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Source: Bajgar et al., “Intangibles and Industry Concentration: Supersize Me,” OECD Science, Technology and Industry Working Papers, December 2021.
Commentary: Many big businesses, given the benefits that come from economies of scale, are investing more dollars into intangible assets than tangible ones. Tangible assets include more traditional capital expenditures such as buildings, machinery, and equipment, whereas intangible assets are not direct physical property acquired. They include business R&D, software, and workforce training. Leading firms in consolidated industries are investing increasing amounts in these intangibles due to their scalability. Intangible assets like software can be fully adopted across a big business at far lower marginal cost than tangible assets (or even zero cost), making investing in them better for large-scale operations.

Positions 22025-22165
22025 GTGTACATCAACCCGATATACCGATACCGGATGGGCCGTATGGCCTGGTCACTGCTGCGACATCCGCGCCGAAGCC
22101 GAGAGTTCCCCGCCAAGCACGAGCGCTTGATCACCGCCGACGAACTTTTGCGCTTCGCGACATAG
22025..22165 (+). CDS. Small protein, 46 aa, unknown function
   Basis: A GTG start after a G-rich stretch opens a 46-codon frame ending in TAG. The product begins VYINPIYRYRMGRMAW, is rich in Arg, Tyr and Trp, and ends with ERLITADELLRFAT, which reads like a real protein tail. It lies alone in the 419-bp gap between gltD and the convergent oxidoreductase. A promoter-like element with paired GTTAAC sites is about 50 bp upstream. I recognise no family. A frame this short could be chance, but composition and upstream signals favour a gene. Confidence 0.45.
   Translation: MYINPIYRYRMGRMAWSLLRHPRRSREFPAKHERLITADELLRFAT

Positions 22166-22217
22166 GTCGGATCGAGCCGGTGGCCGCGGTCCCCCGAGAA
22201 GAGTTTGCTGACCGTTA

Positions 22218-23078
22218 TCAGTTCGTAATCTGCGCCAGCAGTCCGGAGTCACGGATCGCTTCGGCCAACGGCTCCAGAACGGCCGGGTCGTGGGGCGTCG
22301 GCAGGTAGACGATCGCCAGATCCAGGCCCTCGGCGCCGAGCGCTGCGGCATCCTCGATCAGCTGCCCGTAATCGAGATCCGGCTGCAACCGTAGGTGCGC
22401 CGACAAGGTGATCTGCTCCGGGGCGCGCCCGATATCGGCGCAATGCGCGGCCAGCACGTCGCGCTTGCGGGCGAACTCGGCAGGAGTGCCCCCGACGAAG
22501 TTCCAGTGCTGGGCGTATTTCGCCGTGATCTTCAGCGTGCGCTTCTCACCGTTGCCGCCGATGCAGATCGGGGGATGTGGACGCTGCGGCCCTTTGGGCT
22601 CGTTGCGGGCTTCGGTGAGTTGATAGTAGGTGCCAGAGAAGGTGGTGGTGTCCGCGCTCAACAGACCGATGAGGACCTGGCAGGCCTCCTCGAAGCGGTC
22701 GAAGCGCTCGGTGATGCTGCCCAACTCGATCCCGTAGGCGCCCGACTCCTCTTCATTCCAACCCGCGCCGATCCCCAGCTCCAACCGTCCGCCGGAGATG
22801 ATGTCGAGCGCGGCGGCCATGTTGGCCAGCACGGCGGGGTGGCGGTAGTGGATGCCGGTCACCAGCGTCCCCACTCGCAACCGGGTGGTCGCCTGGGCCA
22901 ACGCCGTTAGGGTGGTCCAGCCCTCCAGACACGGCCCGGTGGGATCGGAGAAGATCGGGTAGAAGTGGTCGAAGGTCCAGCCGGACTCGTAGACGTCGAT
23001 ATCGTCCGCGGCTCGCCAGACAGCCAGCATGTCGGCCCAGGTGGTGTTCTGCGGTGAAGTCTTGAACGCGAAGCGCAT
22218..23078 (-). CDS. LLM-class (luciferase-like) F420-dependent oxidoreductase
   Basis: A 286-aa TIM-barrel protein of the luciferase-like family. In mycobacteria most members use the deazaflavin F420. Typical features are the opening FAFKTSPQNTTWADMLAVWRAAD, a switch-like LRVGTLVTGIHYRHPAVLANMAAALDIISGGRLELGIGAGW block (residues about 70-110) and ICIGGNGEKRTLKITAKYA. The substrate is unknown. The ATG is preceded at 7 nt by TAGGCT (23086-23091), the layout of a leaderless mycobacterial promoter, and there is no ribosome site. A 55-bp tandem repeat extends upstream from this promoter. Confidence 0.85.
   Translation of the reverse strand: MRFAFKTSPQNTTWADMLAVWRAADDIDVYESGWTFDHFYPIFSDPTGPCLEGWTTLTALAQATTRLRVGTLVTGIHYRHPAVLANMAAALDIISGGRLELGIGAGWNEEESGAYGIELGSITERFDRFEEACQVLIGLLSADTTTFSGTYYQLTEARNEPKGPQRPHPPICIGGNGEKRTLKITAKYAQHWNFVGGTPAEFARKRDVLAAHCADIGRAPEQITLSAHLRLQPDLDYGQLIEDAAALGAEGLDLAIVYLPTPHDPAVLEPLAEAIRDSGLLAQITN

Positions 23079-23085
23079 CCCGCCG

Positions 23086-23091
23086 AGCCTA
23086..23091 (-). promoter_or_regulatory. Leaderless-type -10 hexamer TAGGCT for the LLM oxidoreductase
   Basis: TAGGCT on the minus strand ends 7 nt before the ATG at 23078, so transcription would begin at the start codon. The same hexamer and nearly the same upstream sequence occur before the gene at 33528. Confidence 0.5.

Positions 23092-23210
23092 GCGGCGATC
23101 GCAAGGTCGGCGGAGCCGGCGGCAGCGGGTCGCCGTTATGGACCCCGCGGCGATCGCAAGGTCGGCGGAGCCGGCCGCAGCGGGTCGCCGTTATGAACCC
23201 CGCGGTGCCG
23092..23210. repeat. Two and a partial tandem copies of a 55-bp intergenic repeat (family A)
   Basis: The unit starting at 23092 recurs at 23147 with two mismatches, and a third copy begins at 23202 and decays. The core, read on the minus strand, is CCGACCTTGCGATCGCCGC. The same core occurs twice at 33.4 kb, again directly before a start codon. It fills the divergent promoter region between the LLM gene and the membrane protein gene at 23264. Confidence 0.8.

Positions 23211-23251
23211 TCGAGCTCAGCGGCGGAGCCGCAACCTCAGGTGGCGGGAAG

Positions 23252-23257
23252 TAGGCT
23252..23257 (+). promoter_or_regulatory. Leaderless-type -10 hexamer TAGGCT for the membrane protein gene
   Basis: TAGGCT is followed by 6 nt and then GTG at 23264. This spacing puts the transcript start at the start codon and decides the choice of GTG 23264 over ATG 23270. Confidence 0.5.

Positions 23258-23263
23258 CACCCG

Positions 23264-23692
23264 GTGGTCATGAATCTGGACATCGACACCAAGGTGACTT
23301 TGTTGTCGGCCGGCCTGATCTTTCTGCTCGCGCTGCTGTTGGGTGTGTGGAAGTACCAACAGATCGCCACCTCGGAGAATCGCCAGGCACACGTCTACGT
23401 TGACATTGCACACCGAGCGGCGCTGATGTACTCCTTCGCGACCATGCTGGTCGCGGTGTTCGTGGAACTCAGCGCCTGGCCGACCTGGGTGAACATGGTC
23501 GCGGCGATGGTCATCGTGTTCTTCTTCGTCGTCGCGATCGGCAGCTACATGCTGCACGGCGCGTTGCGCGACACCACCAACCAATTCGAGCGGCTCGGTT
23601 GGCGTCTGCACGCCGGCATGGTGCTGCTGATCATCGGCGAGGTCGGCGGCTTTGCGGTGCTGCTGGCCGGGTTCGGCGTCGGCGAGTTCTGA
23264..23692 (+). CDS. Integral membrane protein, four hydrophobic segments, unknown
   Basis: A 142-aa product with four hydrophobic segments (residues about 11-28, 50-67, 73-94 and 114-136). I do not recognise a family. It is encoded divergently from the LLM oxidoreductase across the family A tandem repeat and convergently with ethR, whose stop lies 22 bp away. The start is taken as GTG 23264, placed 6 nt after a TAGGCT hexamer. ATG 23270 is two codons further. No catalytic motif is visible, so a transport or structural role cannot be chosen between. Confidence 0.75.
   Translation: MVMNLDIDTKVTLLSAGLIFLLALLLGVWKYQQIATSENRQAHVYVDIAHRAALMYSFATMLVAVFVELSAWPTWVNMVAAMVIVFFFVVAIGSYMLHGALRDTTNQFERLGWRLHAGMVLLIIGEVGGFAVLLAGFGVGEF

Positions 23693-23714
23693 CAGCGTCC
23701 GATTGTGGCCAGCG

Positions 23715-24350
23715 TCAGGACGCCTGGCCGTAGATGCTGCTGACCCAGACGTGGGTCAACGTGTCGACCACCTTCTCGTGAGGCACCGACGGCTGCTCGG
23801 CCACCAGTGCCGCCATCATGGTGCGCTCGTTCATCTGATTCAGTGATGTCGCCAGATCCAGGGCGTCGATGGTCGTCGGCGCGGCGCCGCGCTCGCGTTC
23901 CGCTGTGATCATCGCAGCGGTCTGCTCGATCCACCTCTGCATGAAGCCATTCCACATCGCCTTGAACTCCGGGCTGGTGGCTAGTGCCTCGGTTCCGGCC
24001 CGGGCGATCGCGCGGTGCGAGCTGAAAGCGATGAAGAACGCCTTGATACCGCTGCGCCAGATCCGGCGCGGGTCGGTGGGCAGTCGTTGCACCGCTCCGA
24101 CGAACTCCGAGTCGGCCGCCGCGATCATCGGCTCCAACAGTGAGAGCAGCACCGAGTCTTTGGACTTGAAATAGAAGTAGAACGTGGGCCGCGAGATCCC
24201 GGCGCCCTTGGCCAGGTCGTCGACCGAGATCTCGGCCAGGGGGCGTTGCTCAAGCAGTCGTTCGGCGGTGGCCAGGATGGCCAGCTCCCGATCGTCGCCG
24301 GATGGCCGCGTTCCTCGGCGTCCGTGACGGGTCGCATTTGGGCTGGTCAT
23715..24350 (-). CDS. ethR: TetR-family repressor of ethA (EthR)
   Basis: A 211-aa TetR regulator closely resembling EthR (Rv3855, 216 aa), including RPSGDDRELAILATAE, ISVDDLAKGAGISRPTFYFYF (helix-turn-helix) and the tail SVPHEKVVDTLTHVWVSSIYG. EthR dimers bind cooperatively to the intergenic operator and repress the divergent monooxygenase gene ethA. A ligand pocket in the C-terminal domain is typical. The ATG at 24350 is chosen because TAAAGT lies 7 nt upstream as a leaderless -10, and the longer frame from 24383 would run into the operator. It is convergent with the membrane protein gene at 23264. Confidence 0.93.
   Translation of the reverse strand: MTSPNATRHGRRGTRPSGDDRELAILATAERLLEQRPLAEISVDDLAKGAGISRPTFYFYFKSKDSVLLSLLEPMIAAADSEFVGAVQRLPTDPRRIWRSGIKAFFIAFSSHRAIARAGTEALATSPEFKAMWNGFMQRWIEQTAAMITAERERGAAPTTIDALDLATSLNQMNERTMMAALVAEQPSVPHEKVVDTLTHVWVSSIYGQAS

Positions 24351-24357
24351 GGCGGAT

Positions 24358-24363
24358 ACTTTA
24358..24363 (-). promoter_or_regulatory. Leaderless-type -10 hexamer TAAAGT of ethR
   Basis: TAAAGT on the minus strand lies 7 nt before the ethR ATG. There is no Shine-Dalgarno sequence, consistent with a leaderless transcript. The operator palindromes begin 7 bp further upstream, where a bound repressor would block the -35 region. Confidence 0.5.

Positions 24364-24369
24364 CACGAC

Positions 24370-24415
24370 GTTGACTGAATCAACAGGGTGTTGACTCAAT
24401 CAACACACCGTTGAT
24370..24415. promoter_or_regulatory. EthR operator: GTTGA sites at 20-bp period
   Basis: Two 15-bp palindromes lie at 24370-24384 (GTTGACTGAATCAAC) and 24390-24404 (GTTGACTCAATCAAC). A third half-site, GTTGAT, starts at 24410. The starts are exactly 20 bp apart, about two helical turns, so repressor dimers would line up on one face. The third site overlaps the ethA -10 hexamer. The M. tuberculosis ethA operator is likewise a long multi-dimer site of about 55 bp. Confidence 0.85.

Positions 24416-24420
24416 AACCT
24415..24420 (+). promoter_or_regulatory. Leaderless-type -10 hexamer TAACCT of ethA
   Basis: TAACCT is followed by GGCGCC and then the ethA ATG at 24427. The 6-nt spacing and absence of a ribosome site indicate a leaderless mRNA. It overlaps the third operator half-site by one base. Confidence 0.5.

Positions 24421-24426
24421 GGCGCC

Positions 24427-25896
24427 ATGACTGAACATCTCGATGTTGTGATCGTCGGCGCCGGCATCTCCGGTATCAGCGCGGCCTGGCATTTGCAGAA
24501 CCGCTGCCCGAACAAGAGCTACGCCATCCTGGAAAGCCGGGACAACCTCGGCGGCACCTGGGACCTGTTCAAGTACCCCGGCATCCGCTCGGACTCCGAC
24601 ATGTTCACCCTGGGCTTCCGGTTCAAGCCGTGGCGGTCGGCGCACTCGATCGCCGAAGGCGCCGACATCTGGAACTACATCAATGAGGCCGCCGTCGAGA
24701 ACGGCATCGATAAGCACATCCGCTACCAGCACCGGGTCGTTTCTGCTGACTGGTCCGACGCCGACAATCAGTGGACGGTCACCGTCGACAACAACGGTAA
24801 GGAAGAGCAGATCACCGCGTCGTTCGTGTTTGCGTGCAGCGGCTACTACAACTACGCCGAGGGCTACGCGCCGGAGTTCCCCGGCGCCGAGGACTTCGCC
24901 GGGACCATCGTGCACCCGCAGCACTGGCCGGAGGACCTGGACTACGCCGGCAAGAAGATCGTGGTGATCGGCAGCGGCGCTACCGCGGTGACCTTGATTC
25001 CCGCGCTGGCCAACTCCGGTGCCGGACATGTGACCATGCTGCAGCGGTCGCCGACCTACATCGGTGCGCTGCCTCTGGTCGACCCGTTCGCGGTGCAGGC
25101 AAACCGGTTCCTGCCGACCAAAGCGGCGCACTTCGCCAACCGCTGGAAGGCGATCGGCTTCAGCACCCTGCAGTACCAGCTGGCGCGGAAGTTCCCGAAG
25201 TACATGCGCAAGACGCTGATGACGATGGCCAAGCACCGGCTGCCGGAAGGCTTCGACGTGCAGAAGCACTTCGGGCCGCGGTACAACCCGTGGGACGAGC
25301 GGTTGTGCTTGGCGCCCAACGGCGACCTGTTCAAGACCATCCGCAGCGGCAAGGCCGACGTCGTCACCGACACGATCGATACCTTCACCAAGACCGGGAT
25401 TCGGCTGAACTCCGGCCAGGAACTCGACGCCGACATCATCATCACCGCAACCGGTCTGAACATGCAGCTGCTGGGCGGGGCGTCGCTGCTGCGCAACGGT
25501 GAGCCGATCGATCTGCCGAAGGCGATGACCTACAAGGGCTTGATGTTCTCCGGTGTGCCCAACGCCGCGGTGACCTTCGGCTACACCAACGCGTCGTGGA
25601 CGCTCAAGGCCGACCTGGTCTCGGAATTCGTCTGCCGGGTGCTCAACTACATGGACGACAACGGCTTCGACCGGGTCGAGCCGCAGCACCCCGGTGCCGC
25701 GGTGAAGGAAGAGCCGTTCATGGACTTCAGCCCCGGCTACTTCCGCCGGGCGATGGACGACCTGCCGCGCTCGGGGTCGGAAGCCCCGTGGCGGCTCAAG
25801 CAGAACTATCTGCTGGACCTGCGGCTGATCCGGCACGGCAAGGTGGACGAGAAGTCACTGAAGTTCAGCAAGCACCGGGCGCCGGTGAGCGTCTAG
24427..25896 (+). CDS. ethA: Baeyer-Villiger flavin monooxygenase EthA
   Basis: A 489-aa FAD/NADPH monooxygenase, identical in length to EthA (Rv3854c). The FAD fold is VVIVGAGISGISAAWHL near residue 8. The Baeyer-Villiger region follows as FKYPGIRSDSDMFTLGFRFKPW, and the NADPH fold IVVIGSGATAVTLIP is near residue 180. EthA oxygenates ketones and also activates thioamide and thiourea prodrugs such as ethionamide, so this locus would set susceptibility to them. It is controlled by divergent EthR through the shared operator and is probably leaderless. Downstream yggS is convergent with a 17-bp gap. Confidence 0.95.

In a recent working paper, economists at the OECD produced new findings on the benefits to both innovation and to consumers that market consolidation can yield. Their econometric analysis over enterprise data from the ORBIS database shows a strongly positive association between consolidation and intangible investment. Greater business R&D as well as workforce training not only leads to greater innovations, but also greater outcomes for consumers. Widely adopted intangibles help lower firms’ marginal costs, which helps consolidated firms pass along lower final costs to consumers. The report finds that a 10 percentage-point increase in an industry’s concentration associates with a 2.3 percent reduction in industry prices. Policymakers should not default to maligning growth in big business and instead support the unique investment-incentives of consolidated firms and the benefits they offer to consumers and the larger innovation-driven economy.